Scientists have discovered the source of the mysterious 2021 tsunami that sent waves around the world. In August 2021, a magnitude 7.5 earthquake near the South Sandwich Islands triggered a tsunami that swept across the globe. The epicenter was reported 47 kilometers below the earth’s surface – deep enough for current scientific and technical means to create a tsunami.
Seismologists were shocked to find out what happened that day in the far south Atlantic.
Now, a new study shows that an earthquake is not an event, but a series of five aftershocks that spread in a matter of minutes. The third quake was a magnitude 8.2 earthquake just 15 km below the surface. This unusual and “hidden” earthquake could be the triggering point of a global tsunami.
The research is published in the AGU Journal of Geophysical Research Letters, which publishes short and highly influential papers on Earth and space science.
Caltex seismologist She Jia, the lead author of the study, commented that the earthquake in the South Sandwich Islands is complex and has multiple sub-seismic, making it difficult to interpret its seismic signal. The quake, which measured 8.2 on the Richter scale, was obscured by a series of seismic waves that interacted with each other. The secret seismic signal was not clear until Jia filtered the waves for 500 seconds. Only then, Jia said, would an earthquake last more than 70 percent of the energy emitted during an earthquake that lasted 200 seconds.
“The third event is special because it’s so big and quiet,” Jiah said.
It is difficult to predict the dangers of complex earthquakes as shown by the earthquake on the South Sandwich Islands. U.S. The Geological Survey first reported an earthquake measuring 7.5 on the Richter scale, followed by a magnitude 8.2 the next day.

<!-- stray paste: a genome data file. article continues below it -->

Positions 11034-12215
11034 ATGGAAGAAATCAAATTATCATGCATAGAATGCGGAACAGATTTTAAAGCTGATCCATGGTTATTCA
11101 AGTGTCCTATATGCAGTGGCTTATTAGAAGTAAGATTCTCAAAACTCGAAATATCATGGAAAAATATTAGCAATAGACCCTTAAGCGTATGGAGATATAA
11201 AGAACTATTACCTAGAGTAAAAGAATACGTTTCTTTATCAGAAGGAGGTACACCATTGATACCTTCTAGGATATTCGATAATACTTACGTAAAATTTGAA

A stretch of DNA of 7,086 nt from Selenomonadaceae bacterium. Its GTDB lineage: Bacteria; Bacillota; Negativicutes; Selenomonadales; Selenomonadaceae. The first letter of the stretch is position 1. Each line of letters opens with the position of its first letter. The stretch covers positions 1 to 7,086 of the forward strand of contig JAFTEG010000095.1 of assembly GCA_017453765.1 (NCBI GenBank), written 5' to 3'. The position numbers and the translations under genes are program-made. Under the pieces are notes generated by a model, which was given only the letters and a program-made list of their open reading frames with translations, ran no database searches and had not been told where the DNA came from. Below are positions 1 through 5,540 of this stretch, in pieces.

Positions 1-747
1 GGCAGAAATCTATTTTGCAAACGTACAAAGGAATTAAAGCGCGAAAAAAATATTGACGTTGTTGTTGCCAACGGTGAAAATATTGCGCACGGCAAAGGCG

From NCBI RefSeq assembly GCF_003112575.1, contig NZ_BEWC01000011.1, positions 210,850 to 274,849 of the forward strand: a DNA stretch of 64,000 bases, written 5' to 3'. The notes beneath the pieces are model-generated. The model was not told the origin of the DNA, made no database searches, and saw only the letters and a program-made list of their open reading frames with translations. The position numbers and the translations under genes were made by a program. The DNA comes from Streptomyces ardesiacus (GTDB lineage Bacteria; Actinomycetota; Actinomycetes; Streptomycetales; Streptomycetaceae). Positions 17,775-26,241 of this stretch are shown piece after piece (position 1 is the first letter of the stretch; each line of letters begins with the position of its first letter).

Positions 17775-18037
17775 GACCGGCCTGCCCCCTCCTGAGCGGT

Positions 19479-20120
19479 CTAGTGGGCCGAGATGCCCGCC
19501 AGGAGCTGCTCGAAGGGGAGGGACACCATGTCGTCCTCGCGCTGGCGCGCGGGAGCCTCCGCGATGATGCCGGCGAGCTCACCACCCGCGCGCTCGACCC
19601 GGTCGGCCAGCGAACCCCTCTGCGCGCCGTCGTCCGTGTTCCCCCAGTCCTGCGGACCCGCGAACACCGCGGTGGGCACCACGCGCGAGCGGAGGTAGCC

“We need to rethink how to mitigate earthquake-tsunami hazards,” Jia said.
Since such earthquakes can lead to unpredictable tsunamis, it is important to improve the forecast.
Hidden seismic signal
When an earthquake occurs, it sends vibration waves across the earth. These seismic waves are used by the Global Seismic Monitoring Network to determine the time, location, depth and magnitude of earthquakes. Normal observation focuses on short and medium waves, while long-wavelengths may be lost, Jiah said. But even long-term surveillance is not sufficient to capture seismic signals that interfere with complex earthquakes.
“It’s hard to find a second earthquake, because it’s buried in the first,” Jiah said.
Jiah pointed out that simple earthquakes can be easily detected and described. But a chaotic earthquake needs to be carefully subdivided so that a unique combination of simple and complex earthquakes can be found.
In response, Jia and colleagues developed an algorithm to separate seismic signals from these random earthquakes. The algorithm can convert complex seismic signals into simple shapes, using waves of different duration (20 seconds to 500 seconds in length), to identify the positions and characteristics of different seismics. It’s like listening to five dissenting notes at the same time, but recognizing each individual note.
“I think it scares a lot of people trying to deal with things like this. It’s really useful that someone is actually willing to check the data to find out,” said Judith Hubbard, a geologist at the Earth Observatory in Singapore. Not involved in the study.
Jiah and Hubbard agree that the long-term goal is to automatically detect such complex earthquakes, as we can detect simple earthquakes. By the time the 2021 earthquake hit the coast, the tsunami was small, and most of the permanent inhabitants of this remote volcanic island were penguins. But complex earthquakes can cause significant damage if they cause large tsunamis or occur in densely populated areas.
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